Following my meeting with Drs. Korkut, Muderrisoglu and Tanik, I was scheduled to give an ethics talk for psychology students of Bogazici and Istanbul Universities, which highlighted similarities in our respective approaches to ethics. The talk was given at Bogazici University, which looks out over the deep blue waters of the Bosphorus, across to Asia. Having delivered my talk-to an auditorium filled with students at 6 p.m. on a Friday evening, marking a clear cultural difference between Turkey and the United States-I was struck how the students were posing questions that I could easily get at a talk in the United States: Does a psychologist have a duty to break confidentiality to report a past crime? How can we be sure that a psychological intervention will be helpful, and not harmful, to a client, and what are the ethical implications if we cannot be certain? Is it appropriate to report child abuse, when the behavior would not be considered "abuse" in a particular subculture? Our discussion impressed upon me the universality of ethics in psychology, and how we all struggle with closely related challenges.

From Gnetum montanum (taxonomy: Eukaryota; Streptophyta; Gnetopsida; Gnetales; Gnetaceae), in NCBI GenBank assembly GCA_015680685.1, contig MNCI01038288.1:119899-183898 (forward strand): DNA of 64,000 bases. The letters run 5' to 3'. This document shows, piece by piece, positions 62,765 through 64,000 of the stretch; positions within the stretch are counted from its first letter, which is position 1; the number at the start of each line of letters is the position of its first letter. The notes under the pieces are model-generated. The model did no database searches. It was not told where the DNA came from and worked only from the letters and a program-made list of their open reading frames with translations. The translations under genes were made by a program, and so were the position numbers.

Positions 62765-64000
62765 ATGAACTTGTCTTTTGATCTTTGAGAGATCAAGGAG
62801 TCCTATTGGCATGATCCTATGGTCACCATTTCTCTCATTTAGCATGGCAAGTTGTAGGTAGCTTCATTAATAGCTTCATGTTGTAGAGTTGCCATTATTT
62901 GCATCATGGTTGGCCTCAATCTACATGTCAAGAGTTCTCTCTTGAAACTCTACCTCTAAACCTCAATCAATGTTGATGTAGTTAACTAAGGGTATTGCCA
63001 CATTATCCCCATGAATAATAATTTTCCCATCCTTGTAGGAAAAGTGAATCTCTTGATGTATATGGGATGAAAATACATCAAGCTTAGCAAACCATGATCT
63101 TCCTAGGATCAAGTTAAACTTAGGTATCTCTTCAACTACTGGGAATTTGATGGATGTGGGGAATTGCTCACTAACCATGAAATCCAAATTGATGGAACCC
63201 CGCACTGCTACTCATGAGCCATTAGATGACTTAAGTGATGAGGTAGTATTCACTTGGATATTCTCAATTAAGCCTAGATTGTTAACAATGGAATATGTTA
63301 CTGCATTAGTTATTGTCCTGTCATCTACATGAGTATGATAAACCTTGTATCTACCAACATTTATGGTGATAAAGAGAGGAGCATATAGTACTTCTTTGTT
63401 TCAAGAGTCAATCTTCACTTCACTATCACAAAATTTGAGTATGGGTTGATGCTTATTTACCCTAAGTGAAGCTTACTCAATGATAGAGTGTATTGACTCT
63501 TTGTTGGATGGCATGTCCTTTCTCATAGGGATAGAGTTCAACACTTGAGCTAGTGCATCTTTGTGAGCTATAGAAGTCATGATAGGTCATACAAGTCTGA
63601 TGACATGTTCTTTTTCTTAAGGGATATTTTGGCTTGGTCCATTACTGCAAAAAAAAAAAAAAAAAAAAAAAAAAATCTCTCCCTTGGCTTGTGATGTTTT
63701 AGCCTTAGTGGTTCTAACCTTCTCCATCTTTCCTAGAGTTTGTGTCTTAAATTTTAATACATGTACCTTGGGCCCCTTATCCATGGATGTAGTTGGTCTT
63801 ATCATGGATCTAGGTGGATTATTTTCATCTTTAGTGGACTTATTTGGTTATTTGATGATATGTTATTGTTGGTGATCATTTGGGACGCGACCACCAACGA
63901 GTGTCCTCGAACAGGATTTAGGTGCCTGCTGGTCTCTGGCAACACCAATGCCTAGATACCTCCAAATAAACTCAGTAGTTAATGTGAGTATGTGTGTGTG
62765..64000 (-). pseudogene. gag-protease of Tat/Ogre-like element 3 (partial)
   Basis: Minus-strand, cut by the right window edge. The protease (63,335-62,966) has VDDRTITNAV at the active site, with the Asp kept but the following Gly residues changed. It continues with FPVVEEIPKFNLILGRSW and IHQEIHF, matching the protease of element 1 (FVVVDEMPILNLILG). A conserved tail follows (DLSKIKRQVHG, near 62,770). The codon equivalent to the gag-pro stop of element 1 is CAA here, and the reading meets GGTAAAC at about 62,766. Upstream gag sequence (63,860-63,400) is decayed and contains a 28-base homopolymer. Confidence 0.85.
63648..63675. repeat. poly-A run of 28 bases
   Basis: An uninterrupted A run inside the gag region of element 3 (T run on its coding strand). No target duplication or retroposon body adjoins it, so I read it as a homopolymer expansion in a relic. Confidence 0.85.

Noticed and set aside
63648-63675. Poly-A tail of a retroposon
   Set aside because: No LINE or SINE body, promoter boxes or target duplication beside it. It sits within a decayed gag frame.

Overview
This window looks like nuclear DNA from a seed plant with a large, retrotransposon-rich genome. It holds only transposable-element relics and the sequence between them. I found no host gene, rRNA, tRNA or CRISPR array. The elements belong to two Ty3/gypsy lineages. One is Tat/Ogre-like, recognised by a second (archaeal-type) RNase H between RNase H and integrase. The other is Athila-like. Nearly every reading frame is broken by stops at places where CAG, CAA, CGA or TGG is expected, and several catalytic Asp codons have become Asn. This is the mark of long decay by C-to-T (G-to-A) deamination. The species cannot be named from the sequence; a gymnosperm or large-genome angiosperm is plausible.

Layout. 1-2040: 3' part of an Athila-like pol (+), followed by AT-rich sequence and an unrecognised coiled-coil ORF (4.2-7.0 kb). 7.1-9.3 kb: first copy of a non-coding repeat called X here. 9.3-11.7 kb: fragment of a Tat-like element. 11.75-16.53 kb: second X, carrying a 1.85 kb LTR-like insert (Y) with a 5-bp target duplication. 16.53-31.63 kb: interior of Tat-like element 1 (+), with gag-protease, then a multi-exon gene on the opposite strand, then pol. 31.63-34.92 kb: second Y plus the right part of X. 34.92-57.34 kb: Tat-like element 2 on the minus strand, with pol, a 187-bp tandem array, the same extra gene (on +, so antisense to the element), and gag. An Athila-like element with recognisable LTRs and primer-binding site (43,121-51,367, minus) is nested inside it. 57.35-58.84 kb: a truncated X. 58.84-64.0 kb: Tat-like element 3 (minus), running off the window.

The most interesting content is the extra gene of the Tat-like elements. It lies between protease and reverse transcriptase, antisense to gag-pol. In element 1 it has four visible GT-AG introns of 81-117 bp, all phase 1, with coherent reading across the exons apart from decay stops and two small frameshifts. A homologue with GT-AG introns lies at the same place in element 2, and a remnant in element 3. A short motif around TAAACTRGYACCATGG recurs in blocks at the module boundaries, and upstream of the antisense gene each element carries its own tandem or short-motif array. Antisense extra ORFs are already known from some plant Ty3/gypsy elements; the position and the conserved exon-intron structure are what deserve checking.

The following day, I held a workshop for members of the Ethical Committee of the Istanbul Branch and of the General Office of the TPA, as well as for psychologists who will serve as independent investigators for cases involving ethics complaints. In the workshop, we discussed developing an ethics program that allows for ethics adjudication, education, and consultation. The discussion focused on the relationship of ethics adjudication to other program components, and explored which of the three components-adjudication, education or consultation-it made most sense for the Turkish Psychological Association to develop first. Our discussion was remarkably similar to many I have had with colleagues about the priorities of APA's ethics program.

Having never visited Istanbul before, I was struck by the city's beauty and the warmth of the welcome I received from my hosts. I felt honored to be invited to participate in the early development of an ethics program, and delighted the TPA would feel that the APA Ethics Office has something of value to offer. While I departed Istanbul feeling that I had taken away much more than I had given, I hope to address that feeling by returning to Istanbul to participate in an ethics program at a future TPA event. Collaborating with colleagues from other national psychological associations will enhance APA's approach to ethics and press APA to come to a deeper and clearer understanding of the ethnic and cultural underpinnings to our own Ethics Code.

Further Reading

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Previous "Ethics Rounds" columns can be found at APA Ethics, in the "From the Director" section.